They say there’s a right way and a wrong way to do things, yet there’s more than one way to skin a cat. Which pithy bit of folksy wisdom do we go with? I guess all we can do when we find ourselves on the horns of a dilemma is follow the advice of Yogi Berra, “When you come to a fork in the road, take it.”
Infrequently Answered Questions
Q: Is TV bad for your eyes as my mother used to tell me?
A: Staring into bright lights can hurt your eyes, sure, but how bright is the light from a TV? Set your TV in front of a big window on a sunny day and compare. Not convinced? Turn off all the lights and see how much the TV lights up the room. Anyway, your eyes are pretty safe from TV, the danger is to your brain. But that’s from content not radiation.
As for what our moms say, I suspect they told us TV hurts our eyes just to get us out of the house. I mean, when my mom said it she didn’t add, “Go read a book.” She’d say, “Go outside and play.”
addage (ăd′-əj) noun. The ten pounds of fat you put on at the start of winter.
Yes, another word I made up. Not to be confused with adage, an old saying, which I didn’t make up. Now, some may blame holiday feasting for the added pounds, but I suggest there’s more to the story. Call it winterizing yourself with an on-board emergency larder of lard for the cold and food scarce days of winter.
Bears and squirrels fatten up for winter, why not people? We’re mammals just like them. Not exactly like them, people don’t have fur. On the other hand bears don’t have grocery stores. Though grocery stores have dumpsters and bears are inveterate dumpster divers. I’ve heard about half the fresh produce offered by grocery stores doesn’t sell and gets tossed into dumpsters. I imagine for a bear a dumpster is one great big pic-a-nic basket.
Slightly Annoying Words and Phrases
1. I don’t know about you, but “I’m out” just sounds like a rude version of “good-bye” where you don’t wait for a return.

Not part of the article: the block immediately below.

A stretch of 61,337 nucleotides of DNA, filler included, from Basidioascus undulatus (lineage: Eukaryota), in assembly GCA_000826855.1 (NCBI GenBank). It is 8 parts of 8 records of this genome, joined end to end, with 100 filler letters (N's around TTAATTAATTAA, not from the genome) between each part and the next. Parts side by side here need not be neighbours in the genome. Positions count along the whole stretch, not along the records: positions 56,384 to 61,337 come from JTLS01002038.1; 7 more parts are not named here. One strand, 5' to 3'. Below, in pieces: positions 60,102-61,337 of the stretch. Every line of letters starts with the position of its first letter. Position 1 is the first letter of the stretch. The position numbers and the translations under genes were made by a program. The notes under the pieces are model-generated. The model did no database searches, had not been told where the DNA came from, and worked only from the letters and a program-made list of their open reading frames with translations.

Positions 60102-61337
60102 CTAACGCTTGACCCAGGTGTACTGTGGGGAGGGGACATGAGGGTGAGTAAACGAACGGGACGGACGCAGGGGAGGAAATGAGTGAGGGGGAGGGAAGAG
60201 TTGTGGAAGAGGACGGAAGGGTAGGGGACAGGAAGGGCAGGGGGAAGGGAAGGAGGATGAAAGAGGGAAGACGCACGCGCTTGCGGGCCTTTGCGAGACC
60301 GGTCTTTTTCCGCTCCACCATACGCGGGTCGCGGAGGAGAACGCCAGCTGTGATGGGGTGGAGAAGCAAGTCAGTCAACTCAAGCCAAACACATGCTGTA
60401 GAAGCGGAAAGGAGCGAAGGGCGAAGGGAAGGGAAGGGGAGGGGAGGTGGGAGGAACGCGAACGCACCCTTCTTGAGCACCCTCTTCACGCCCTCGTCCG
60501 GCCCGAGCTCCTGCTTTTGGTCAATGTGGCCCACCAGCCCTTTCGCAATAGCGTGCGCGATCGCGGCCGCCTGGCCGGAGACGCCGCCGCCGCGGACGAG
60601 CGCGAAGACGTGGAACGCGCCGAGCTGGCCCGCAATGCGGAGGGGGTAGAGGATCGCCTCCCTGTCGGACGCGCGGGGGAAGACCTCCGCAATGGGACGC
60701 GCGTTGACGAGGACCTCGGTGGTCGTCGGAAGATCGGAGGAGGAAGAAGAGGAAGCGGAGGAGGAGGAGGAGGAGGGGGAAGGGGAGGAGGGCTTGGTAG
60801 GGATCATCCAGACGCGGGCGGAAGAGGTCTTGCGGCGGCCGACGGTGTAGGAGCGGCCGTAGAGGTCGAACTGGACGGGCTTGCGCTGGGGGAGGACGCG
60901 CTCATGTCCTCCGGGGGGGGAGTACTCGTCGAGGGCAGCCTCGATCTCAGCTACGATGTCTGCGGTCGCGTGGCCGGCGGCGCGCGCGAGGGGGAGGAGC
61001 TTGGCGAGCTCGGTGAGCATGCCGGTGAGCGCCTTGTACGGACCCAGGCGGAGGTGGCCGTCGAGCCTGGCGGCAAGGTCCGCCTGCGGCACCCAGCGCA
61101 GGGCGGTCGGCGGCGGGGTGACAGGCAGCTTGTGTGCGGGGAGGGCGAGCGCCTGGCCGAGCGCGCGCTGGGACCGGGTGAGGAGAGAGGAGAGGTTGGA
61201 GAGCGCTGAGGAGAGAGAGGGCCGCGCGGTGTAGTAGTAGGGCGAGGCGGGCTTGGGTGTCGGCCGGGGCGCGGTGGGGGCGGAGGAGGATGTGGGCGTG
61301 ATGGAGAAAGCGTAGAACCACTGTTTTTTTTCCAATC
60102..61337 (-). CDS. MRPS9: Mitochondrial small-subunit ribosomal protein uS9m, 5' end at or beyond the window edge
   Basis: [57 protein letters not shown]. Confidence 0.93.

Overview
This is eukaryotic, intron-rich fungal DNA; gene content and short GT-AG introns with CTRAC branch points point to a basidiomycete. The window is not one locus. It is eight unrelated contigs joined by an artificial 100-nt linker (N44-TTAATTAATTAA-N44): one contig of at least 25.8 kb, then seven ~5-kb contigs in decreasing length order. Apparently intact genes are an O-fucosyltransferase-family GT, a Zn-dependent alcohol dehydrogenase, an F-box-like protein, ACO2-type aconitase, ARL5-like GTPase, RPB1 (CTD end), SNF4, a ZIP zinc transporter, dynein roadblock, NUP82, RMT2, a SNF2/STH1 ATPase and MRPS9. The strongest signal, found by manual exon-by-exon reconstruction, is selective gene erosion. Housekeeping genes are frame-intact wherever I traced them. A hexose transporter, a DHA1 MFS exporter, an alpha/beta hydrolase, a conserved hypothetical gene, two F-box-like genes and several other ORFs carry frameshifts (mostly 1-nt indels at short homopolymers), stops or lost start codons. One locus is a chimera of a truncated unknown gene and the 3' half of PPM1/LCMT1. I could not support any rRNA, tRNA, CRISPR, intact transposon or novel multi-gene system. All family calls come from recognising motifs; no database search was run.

2. Gee, I thought it was what it wasn’t. Thanks for the correction.
3. Younger people, like, use this word, like, all the time. It’s like they can’t, like, make up their, like, mind what they, like, really, like, mean. Using like like that seems to say it is only like what it is.
4. Another word usage by younger people where “goes” means ’says.” As in, “Jill goes, ‘I didn’t.’ Then Ann goes, ‘You did.’ Then…” This usage has to go.
5. This is tv news-speak, as in “A 26 year-old male fell to his death…” A male what? A male chimp? Don’t you know what species it was? We’re talking about humans here, so “man” is the word to use. Same goes for female, i.e. woman.
6. It used to be “on acid,” then “on crack,” then “on meth.” Buzz phrases, almost always annoying.
That’s it. I’m out.
Coffee is the number one cash crop in the world. Coffee is also the world’s most widely used pharmacological stimulant. Coffee comes in many forms, espresso, latte, drip, instant, freeze-dried, and with many nic10-09ames. A favorite is cuppa joe. This came from WWII, the drink of G.I. Joe. There’s also java, as in mocha java, which may or may not come from Java. While coffee is associated with Colombia and not Java, it’s not native to South America.
Possibly the most famous decaffeinated coffee brand is Sanka. The name comes from the French for “without caffeine,” somewhat like sans culotte meaning “without breeches.” Not that coffee has anything to do with pants, that’s a whole ‘nother thing. Anyway, Sanka leaves off ffiene, a lot like decaf leaves off fiene. Though you might ask, why spell Sanka with a K when the French don’t spell caffeine it with a K. It’s because Sanka came from Germany and Germans almost always use a K for a K sound. Like canon is kanone. Carl is Karl. Cold is kalt. Cabbage is kraut. Though kraut ain’t much like the word cabbage, is it?
Maybe I could add more coffee trivia, but I’ll leave it at that. Consider this entry Fun Facts lite. Sort-of the decaf version. As in not very stimulating.
Infrequently Answered Questions
Q: People talk of weaseling out of a promise and weasel words. What do weasels have to do with it?
A: Weaseling and weasel words are all about empty promises. In a contract or ad it’s the small print that gets you off the hook. Now the question is why blame this sort of deception on a weasel. It stems from the idea of weasels eating eggs where they poke a tiny hole and suck out the good bits leaving the shell intact. So the egg looks like a full egg even though it’s empty.
So, with weasel words you get a promise that seems like a promise only it’s an empty promise.
d’oh (d′-ō) interjection. Exclamation indicating frustration, disappointment, failure, and/or pain, often used sarcastically or in jest.
When you consider them, interjections are a little odd as words go. What do they really mean, after all? They’re things we say which are shorthand exclamations for something else. An interjection is kind-of a sentence all in itself. “Ouch!” pretty much means “That hurts.” “Golly!” often as not means, “I’m surprised” or “I’m impressed.”
Thing about interjections, can you use them in a sentence at all? Or rather, can you use an interjection in a sentence without a comma? Gosh, I can’t. Gee, can you? Try using any of the following: ow, gosh, wow, gee, golly, jeepers, ouch, ooh, oops, sheesh, zowie, gadzooks. And of course we mustn’t forget, d’oh!